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Co-op Leaders Mull Litigation Over Property Tax Assessments

Area elected officials to join cooperative board presidents in potential lawsuit against city

As protests roiled the Middle East and states like Wisconsin and Indiana, a mix of elected leaders and area residents much closer to home planned a revolt of their own.

In this case however, the rallying cry wasn't about basic freedoms or union rights.

Instead, at a meeting of the Presidents Co-op Council last Wednesday, the furor was all about taxes — a subject that united elected officials and area residents of all political persuasions, friend and foe alike.

"It doesn't matter if you're a Republican, Democrat or Independent. We're all together on this," said Glen Oaks Village president Bob Friedrich, who joined two former political opponents, Councilman Mark Weprin and Assemblyman David Weprin, to call for possible litigation against the city over  for many Queens cooperative and condominium buildings.

In the case of Glen Oaks Village, the increases will result in the cooperative association paying 86 percent more in city property taxes in 2011 over last year — despite the fact that market values for units in many buildings throughout Queens were stuck in neutral, or in some cases, in reverse.

“These assessments are simply devoid of any economic reality,” Friedrich said. “It’s an 'Alice In Wonderland' world where values are declining and assess property tax valuation are going up.”

It's a matter that now might be heading to court.

All of the elected officials present last Wednesday agreed to add their names to any future litigation, according to Friedrich. Among those in attendance included Mark Weprin, D-Oakland Gardens, , D-Little Neck, state Sen. Toby Stavisky, D-Flushing and Assemblyman Ed Braunstein, D-Bayside.

Also on the table was a letter writing campaign and possible legislation capping tax assessments on co-ops, among other proposals.

"Last night was a great start and I feel that momentum is present, but there
is much more work to be done," wrote Stavisky to co-op presidents after the meeting.

Despite the prospect of legislative remedies and an approaching deadline of March 3 on tax assessment appeals with the city Department of Finance, a lawsuit against the city on behalf of the hardest-hit Queens co-op buildings seemed more and more likely.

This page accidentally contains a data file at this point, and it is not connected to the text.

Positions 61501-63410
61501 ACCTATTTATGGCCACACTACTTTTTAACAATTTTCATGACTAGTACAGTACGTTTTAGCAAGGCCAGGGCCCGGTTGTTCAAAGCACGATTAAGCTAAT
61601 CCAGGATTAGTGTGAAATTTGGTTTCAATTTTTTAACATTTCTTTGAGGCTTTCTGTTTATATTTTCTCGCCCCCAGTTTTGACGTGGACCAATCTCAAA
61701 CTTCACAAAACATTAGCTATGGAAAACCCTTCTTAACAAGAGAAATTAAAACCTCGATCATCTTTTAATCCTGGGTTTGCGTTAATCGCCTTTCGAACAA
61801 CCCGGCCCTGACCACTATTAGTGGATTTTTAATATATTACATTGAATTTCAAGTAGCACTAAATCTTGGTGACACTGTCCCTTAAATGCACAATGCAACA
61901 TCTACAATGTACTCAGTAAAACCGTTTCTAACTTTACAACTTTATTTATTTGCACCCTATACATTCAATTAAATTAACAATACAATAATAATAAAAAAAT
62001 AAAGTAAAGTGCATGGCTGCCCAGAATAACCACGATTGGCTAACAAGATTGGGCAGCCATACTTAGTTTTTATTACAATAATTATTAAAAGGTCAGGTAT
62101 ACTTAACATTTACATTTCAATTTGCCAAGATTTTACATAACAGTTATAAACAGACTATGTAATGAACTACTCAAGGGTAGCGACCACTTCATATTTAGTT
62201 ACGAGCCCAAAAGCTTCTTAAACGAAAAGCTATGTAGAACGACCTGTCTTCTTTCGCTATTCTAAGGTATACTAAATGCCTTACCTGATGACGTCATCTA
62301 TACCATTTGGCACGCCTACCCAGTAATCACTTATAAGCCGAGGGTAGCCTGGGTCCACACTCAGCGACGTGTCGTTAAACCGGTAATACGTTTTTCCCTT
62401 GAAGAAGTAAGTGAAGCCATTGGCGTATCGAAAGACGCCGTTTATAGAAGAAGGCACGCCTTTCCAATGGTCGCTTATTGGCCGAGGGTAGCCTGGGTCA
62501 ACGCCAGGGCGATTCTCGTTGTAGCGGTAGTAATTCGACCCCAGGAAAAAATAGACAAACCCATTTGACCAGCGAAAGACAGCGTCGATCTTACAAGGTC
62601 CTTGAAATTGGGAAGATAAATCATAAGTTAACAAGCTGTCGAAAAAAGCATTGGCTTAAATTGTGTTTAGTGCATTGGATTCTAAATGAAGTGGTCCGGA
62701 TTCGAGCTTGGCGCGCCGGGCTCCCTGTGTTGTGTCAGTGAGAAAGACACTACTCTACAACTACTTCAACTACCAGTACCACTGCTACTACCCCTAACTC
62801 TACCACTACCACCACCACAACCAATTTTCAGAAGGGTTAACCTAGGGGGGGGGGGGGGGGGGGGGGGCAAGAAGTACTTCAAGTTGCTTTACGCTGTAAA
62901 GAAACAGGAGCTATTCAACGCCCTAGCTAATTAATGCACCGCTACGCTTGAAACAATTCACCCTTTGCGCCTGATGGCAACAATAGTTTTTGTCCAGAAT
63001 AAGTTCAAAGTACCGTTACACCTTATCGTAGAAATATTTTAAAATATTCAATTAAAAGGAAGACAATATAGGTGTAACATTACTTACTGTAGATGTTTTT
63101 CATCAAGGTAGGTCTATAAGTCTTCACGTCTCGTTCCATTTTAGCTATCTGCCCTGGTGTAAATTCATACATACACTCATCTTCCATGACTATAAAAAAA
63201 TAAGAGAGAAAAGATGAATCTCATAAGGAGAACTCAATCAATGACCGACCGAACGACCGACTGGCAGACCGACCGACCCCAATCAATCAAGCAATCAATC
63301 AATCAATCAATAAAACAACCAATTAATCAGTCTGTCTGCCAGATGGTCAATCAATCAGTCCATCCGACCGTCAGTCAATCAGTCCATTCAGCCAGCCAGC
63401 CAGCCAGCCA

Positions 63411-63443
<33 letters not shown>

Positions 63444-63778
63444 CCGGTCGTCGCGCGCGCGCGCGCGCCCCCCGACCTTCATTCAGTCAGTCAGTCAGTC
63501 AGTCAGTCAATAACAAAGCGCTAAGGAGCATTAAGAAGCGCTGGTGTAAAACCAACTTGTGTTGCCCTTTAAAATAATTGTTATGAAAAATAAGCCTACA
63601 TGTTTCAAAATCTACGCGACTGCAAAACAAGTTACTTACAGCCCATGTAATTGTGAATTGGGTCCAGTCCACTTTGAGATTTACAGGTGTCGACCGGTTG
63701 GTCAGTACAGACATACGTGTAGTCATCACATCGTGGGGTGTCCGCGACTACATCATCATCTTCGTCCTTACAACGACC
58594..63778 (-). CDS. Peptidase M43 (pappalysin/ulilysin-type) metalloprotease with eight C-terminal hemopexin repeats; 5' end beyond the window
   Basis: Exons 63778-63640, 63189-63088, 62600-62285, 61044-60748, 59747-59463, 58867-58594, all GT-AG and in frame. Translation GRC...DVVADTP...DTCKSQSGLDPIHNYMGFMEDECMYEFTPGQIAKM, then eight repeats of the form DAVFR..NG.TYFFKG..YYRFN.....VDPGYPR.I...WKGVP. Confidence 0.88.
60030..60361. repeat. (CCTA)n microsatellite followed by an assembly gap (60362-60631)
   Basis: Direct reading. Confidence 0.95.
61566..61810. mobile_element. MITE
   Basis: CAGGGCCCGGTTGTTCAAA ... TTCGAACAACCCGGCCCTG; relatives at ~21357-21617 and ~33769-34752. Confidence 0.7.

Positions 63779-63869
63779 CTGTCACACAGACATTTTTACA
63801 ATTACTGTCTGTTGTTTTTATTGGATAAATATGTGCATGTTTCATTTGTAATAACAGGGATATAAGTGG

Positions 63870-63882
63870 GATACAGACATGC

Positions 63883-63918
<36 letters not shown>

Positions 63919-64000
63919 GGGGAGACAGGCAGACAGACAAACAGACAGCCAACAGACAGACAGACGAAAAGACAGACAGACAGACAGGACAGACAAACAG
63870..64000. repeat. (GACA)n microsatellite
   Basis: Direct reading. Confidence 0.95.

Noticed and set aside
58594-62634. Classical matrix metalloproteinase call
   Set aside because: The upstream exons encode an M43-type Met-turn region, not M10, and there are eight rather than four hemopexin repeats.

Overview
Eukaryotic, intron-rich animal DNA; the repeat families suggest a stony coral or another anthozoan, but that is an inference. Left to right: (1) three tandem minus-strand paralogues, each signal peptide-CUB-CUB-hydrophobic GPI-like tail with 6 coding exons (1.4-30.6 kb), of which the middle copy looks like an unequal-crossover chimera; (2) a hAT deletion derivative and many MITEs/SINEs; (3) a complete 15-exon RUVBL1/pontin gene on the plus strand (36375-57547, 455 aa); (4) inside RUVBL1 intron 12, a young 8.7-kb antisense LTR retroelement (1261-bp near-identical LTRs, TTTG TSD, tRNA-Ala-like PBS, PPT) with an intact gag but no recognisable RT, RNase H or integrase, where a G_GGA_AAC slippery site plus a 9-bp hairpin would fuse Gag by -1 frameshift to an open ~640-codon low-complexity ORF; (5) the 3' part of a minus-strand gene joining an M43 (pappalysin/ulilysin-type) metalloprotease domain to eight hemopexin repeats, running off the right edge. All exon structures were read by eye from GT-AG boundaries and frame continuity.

Friedrich said he took issue not only with assessments he called "arbitrary and capricious," but the appeals process as well.

"Even if we're offered a reduction resulting in an decrease from 86 percent to 50 percent ... the starting point is still so high that our residents won't accept it," he said. 

Arthur J caputo February 27, 2011 at 12:32 PM
It's a disgrace what's happening to our government . trying to rip us ,the taxpayers, off for the corrupt, incompetent actions causing this financial mess.looking for anything to fleece us of our hard earned money. Sue them, and check the books let them go to WallSt to bail them out or the bnanks and corporations whom this government subsidizes. Get a windfall, profits tax on the oil companies for their ripoff, obscene profits.Looking for any excuse to raise gas prices to increase the rich stock dividends at the expense of the middle class.A disgrace and an outrage.Enough is enough.Go elsewhere for your money.We didn't cause this mess.
Warren Schreiber February 27, 2011 at 03:36 PM
It's been a while since the Co-op/Condo community had a credible organization to speak as one voice and advocate on their behalf. The last group claiming to represent co-ops/condos actually did just the opposite. Co-ops and Condos were exploited by this so called federation whose main focus was the marketing of goods and services for their own self-serving purposes. This void has now been filled by the Presidents Co-op Council (PCC) which began in 2007 as an email discussion group among co-op and condo presidents. Since it's humble beginnings the PCC now has 42 member properties, representing in excess of 20,000 co-op/condo units, housing more than 50,000 residents and still growing. The PCC has been recognized as a force to be reckoned with in the battle to preserve New York City's dwindling stock of middle class housing. I am proud to be part of the PCC and humbled to be aligned with so many dedicated, hard working volunteer co-op and condo board members Warren Schreiber President, Bay Terrace Cooperative Section I, Inc. President, Bay Terrace Community Alliance, Inc.
Mike March 11, 2011 at 10:01 PM
Public is dysfunction, that's how politicans get away with taxes, and taxes, and taxes.
jerry k April 06, 2011 at 02:26 AM
Mr. Mike, in one sentence you summed it up. Thats why i'm getting out of N.Y. in another year when I retire. Hope to find a state where the public are more fuctional.

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